CARRIE: And next we have a couple of questions from Cody [?sp?]-Espadella. “Although running is not required, I would ask about eating sanely and what portion sizes should they be for someone who enjoys running and I mean a lot of running!”
And he would also ask how to eat sanely when there is not a lot of time to cook and weekends are spent with family, not food planning. “I’m trying to raise my four year old daughter with a healthy outlook on life, not an obsessive view of having to prep food instead of playing jump rope.”
JONATHAN: Cody, definitely hop onto the Internet right now and type in “The Art and Science (I think) of Low Carbohydrate Performance.” So I believe this is Volek and Phinney, two amazing researchers who are doing really great research around using fat — dietary fat, as also bodily fat, or body fat, excuse me — as the primary energy source for high, high endurance activities, which really makes a lot of sense when you think about it, because we can store, ball park, 2000 calories of sugar in our muscle tissue.
This is why people — probably yourself — carry those little gel packs, little glucose packs and such and it’s always about like fueling your… You have to drink these drinks and consistently take in sugar because your body doesn’t store sugar; your body stores fat. What their research looks into is if we could make our body more fat-adapted, make our body better at burning fat for fuel.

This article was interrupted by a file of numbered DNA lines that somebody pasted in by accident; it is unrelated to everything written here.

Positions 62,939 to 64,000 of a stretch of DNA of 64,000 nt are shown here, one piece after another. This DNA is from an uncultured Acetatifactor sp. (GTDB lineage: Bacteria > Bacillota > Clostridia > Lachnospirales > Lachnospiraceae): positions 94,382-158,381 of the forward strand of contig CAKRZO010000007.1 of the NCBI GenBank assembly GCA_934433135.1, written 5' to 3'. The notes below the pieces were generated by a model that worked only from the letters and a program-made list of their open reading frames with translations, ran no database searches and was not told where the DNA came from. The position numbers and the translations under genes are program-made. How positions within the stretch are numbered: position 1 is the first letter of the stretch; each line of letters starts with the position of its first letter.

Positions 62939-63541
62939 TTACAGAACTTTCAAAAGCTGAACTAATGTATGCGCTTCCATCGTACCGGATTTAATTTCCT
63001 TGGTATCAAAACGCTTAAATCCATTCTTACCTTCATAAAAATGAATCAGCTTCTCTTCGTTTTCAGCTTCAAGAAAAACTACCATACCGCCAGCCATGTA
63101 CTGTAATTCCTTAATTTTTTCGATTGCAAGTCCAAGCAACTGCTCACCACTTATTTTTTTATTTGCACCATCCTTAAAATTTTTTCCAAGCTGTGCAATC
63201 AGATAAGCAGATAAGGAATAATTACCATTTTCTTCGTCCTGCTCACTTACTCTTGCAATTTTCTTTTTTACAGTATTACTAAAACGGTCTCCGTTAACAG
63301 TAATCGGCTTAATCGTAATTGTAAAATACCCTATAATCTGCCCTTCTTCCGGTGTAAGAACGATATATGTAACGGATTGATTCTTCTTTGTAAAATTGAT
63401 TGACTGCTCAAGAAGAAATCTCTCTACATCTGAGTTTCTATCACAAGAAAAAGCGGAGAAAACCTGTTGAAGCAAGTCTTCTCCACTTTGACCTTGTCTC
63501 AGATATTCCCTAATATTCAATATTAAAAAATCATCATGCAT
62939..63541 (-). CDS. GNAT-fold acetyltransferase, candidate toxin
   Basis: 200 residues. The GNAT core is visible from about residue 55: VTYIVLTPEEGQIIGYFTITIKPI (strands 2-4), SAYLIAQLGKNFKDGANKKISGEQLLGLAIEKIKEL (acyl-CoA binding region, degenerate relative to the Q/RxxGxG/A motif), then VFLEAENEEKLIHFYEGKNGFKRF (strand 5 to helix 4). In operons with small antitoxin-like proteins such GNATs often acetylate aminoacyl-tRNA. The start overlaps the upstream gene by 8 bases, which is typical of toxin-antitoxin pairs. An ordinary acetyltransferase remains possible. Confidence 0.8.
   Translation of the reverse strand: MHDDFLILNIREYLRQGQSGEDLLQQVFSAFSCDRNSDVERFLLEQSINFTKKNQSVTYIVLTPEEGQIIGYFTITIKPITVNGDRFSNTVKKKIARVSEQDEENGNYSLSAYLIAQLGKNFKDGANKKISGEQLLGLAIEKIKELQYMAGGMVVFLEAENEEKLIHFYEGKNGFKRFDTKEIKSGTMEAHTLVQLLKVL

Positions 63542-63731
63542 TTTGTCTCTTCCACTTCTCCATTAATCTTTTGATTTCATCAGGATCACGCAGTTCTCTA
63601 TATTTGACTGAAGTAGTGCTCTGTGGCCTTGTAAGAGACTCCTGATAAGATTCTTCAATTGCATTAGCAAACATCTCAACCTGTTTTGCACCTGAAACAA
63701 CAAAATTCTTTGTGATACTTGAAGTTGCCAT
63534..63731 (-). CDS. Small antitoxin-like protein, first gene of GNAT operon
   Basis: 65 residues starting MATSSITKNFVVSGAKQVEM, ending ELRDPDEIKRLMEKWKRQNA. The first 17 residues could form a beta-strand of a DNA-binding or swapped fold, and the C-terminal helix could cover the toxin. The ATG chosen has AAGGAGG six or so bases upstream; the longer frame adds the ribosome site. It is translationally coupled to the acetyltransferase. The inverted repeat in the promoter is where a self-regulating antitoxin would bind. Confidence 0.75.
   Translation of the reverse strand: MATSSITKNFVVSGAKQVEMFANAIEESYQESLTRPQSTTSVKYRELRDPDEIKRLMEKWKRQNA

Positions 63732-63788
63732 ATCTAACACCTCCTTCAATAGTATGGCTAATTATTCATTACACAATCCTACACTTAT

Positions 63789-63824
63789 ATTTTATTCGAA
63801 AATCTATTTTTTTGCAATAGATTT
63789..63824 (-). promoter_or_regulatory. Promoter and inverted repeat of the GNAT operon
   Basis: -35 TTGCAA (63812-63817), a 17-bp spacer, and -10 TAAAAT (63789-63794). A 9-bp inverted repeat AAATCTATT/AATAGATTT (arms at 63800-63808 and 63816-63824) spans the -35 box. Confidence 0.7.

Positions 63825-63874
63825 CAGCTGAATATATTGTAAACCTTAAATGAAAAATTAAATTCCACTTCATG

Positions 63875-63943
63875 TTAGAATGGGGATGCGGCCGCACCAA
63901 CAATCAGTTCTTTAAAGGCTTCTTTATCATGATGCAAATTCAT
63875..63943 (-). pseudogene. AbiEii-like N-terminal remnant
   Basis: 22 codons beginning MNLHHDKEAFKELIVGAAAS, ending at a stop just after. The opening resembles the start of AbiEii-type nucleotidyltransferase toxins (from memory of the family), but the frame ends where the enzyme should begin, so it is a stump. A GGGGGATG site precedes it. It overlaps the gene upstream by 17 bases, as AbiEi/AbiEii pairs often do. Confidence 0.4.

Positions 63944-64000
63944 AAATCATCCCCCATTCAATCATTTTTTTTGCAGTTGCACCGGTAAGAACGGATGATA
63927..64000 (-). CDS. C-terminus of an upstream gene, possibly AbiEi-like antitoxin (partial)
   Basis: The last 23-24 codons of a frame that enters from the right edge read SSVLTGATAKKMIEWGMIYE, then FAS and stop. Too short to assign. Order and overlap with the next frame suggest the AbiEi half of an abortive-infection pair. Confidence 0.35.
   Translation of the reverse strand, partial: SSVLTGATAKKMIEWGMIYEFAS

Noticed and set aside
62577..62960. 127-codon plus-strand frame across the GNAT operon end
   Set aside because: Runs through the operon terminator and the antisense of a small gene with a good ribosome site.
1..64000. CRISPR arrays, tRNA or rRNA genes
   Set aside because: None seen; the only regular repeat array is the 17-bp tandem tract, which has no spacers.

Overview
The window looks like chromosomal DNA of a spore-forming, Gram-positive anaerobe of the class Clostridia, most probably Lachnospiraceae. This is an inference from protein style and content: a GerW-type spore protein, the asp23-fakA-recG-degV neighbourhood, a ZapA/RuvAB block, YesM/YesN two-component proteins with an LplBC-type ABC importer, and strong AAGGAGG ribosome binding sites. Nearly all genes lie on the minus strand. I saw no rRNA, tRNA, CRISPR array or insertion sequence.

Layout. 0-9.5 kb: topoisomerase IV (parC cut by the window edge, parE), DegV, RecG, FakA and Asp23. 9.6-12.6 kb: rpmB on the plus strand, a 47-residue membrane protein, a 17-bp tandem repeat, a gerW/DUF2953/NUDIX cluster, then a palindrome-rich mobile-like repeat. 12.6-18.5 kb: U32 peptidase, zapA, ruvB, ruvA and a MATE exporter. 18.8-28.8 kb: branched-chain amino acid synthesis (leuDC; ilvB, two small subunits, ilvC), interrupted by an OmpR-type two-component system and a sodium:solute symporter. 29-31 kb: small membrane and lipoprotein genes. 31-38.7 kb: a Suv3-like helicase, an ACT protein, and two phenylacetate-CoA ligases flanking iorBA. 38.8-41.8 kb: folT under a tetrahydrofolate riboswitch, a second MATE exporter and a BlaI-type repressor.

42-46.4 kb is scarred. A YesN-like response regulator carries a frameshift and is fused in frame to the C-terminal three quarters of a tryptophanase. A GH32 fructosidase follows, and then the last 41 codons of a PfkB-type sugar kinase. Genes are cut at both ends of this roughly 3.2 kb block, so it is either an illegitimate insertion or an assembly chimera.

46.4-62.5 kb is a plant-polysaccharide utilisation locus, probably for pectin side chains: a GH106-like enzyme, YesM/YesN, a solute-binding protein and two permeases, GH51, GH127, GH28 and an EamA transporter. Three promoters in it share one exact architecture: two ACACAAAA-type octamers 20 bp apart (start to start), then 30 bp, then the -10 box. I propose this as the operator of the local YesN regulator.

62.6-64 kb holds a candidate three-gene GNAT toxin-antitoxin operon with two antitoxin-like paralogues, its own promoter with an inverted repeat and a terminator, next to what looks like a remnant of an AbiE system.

You can store a heck of a lot more energy on your body as body fat as we all know. So you can easily store hundreds of thousands of calories on your body as fat. So wouldn’t it be amazing if you could fuel your body during life or doing ultra endurance training from fat rather than from sugar? Wouldn’t that unlock untapped realms of human performance when it comes with endurance? And the research is suggesting, Yes.”
So please check out their work, because not only then can you achieve your endurance athletic goals but you can also avoid the gastrointestinal and diabetes-inducing challenges that can come from consuming a lot of sugar to fuel yourself.
And then the second question. So when there’s not a lot of time to cook on weekends and not on food planning, I would highly recommend and I know Carrie has some things to add here, is try to cook in bulk. We covered this in a lot of other shows, but I find that the number one cause of time spent on food is let’s call it “a la carte meals.” What’s for dinner tonight? What are we going to eat today? “I don’t know. Crap! We need to go to the store. We need to buy the ingredients for this recipe.”